Board meeting. Leadership program participants sit in on a board of directors meeting to observe the discussion of real issues, such as whether the association should increase dues to beef up the association's craft training program. Participants leave these meetings with an appreciation of the scope and diversity of association business and the rationale for policy decisions.

Legislative issues. Participants meet in their state capitals for an intensive workshop, conducted by the association's government relations staff, that covers AGC's involvement in the legislative process. They learn the thinking behind the association's stands on legislative issues, as well as what strategies the four government relations specialists use to achieve AGC's legislative goals.

This workshop takes place while the state legislatures are in session. The evening before the government relations workshop, AGC Leadership Forum participants attend the association's annual legislative reception. They also have an opportunity to tour the senate and house chambers and to talk with selected state representatives.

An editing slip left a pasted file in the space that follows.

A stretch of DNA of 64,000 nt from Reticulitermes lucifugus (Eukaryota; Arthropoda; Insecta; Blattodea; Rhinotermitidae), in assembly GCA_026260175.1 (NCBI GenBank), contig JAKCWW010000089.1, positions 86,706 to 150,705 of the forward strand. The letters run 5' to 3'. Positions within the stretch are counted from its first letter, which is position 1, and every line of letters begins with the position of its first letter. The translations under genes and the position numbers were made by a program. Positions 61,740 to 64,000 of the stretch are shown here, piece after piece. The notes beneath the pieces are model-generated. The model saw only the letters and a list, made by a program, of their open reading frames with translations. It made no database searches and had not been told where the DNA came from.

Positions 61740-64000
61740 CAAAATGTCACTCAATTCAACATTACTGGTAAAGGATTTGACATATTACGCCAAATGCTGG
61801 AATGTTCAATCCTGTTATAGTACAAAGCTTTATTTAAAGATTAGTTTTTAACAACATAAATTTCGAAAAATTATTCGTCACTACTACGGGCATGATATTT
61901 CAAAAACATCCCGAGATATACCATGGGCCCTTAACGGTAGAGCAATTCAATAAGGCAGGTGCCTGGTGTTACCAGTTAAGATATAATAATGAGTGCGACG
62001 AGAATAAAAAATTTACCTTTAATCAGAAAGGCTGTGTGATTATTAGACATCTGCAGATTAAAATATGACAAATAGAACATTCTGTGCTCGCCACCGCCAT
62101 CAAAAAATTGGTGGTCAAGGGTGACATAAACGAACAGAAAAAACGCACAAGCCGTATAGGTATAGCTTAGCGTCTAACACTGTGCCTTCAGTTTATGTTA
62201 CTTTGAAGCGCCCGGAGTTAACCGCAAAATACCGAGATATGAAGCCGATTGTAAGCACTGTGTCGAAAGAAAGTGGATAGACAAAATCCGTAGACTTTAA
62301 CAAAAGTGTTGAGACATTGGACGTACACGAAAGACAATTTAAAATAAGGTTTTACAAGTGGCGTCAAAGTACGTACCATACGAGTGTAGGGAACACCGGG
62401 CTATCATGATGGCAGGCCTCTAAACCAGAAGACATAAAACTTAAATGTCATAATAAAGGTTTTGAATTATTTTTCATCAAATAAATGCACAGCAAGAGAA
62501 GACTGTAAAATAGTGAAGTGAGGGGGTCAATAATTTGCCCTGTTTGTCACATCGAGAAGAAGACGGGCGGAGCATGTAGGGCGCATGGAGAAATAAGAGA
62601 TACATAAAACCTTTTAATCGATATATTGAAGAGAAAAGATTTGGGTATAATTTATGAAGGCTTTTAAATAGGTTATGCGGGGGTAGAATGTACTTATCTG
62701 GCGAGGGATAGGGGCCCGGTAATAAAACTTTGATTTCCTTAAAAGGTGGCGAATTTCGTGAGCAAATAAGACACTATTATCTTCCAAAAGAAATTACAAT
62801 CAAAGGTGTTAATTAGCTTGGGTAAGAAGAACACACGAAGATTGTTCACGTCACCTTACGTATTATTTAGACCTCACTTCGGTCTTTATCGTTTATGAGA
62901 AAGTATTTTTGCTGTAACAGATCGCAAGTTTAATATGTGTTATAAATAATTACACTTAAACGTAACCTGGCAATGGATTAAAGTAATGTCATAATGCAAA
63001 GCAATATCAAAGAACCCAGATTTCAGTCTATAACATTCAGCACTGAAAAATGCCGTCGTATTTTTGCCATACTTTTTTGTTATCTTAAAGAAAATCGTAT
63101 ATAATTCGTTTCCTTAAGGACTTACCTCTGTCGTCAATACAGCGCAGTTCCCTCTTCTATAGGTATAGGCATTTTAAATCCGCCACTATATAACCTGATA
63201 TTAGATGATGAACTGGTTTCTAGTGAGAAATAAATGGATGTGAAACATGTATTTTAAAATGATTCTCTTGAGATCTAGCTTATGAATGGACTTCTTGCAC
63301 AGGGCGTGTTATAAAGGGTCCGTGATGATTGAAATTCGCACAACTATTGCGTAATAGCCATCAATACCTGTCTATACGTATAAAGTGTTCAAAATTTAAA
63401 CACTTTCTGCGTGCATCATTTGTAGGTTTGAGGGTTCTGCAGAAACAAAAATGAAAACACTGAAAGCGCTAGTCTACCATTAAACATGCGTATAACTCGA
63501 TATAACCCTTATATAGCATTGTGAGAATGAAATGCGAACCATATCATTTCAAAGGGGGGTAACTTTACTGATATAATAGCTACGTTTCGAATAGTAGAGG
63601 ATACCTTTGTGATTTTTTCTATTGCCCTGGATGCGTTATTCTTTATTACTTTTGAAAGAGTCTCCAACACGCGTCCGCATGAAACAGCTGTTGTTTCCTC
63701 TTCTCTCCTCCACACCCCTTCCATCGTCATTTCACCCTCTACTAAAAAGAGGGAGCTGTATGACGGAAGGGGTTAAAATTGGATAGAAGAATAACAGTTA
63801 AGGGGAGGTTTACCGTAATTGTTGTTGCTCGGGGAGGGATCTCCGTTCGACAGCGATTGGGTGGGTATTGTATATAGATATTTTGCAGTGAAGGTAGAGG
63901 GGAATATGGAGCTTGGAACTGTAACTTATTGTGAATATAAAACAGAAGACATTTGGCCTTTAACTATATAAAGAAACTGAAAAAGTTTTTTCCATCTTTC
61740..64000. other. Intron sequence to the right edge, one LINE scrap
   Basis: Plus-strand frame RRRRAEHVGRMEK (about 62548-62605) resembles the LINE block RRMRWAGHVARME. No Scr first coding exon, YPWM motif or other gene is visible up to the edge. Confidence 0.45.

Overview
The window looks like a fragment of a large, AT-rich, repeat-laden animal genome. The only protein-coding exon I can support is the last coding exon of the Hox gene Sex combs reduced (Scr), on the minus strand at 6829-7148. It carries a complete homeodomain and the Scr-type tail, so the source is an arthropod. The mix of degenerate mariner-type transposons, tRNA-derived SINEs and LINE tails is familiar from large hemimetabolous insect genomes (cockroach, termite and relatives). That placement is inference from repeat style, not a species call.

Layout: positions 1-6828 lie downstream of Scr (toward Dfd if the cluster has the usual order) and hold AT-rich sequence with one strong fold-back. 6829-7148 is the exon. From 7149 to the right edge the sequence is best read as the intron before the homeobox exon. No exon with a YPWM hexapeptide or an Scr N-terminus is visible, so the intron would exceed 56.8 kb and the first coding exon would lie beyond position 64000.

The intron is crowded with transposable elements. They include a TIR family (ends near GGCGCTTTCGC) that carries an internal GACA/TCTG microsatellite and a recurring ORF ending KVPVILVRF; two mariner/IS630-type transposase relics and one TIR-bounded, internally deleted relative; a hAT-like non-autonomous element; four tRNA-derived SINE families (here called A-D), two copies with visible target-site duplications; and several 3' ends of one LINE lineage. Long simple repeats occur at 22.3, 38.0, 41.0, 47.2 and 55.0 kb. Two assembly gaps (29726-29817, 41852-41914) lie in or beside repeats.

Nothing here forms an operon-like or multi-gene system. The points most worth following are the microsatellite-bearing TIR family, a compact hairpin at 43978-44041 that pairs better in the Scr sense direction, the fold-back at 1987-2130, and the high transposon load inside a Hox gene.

Management seminar. Before beginning the leadership program, participants are asked to select a topic for this two-day seminar. AGC invites a speaker, .and construction industry leaders discuss the practical application to the speaker's theory.

For example, at a leadership program seminar on financial management, a representative of a top construction accounting firm discussed the importance of a financial management plan, while controllers from two large construction firms talked about their experience implementing such plans. At a session on leadership and ethics the speaker was a past AGC president, whose construction firm is large, successful, and well-respected for its business practices.

Issues study. Participants select an industry issue or problem to probe during the year. Topics have included construction site safety, erosion control, and the image of the construction industry. Group members meet to share their experiences and the information they have gathered about the issue. Participants benefit from being able to express their own thoughts among their peers. They are not intimidated by having their CEOs sitting in the room.